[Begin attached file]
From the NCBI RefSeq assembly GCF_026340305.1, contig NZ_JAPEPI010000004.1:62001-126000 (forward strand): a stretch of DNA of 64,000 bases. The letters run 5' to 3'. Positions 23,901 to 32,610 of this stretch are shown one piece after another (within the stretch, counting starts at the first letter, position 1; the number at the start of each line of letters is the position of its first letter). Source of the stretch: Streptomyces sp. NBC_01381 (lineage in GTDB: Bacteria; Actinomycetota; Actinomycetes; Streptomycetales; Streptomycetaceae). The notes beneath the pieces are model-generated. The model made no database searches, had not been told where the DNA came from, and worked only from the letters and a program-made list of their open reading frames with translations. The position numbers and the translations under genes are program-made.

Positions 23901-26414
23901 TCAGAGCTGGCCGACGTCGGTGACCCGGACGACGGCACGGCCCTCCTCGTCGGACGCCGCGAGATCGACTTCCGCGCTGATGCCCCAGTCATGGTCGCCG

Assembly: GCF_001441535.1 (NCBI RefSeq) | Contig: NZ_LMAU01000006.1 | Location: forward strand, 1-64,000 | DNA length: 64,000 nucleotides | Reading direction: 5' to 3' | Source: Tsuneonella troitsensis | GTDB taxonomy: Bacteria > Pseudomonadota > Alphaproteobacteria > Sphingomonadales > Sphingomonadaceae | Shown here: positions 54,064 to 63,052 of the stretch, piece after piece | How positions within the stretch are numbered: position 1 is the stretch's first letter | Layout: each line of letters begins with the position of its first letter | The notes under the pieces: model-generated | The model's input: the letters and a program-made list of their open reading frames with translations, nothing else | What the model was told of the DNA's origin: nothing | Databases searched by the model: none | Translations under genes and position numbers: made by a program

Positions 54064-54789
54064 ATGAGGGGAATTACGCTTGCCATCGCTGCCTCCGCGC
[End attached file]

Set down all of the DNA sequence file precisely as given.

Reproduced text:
From the NCBI RefSeq assembly GCF_026340305.1, contig NZ_JAPEPI010000004.1:62001-126000 (forward strand): a stretch of DNA of 64,000 bases. The letters run 5' to 3'. Positions 23,901 to 32,610 of this stretch are shown one piece after another (within the stretch, counting starts at the first letter, position 1; the number at the start of each line of letters is the position of its first letter). Source of the stretch: Streptomyces sp. NBC_01381 (lineage in GTDB: Bacteria; Actinomycetota; Actinomycetes; Streptomycetales; Streptomycetaceae). The notes beneath the pieces are model-generated. The model made no database searches, had not been told where the DNA came from, and worked only from the letters and a program-made list of their open reading frames with translations. The position numbers and the translations under genes are program-made.

Positions 23901-26414
23901 TCAGAGCTGGCCGACGTCGGTGACCCGGACGACGGCACGGCCCTCCTCGTCGGACGCCGCGAGATCGACTTCCGCGCTGATGCCCCAGTCATGGTCGCCG

Assembly: GCF_001441535.1 (NCBI RefSeq) | Contig: NZ_LMAU01000006.1 | Location: forward strand, 1-64,000 | DNA length: 64,000 nucleotides | Reading direction: 5' to 3' | Source: Tsuneonella troitsensis | GTDB taxonomy: Bacteria > Pseudomonadota > Alphaproteobacteria > Sphingomonadales > Sphingomonadaceae | Shown here: positions 54,064 to 63,052 of the stretch, piece after piece | How positions within the stretch are numbered: position 1 is the stretch's first letter | Layout: each line of letters begins with the position of its first letter | The notes under the pieces: model-generated | The model's input: the letters and a program-made list of their open reading frames with translations, nothing else | What the model was told of the DNA's origin: nothing | Databases searched by the model: none | Translations under genes and position numbers: made by a program

Positions 54064-54789
54064 ATGAGGGGAATTACGCTTGCCATCGCTGCCTCCGCGC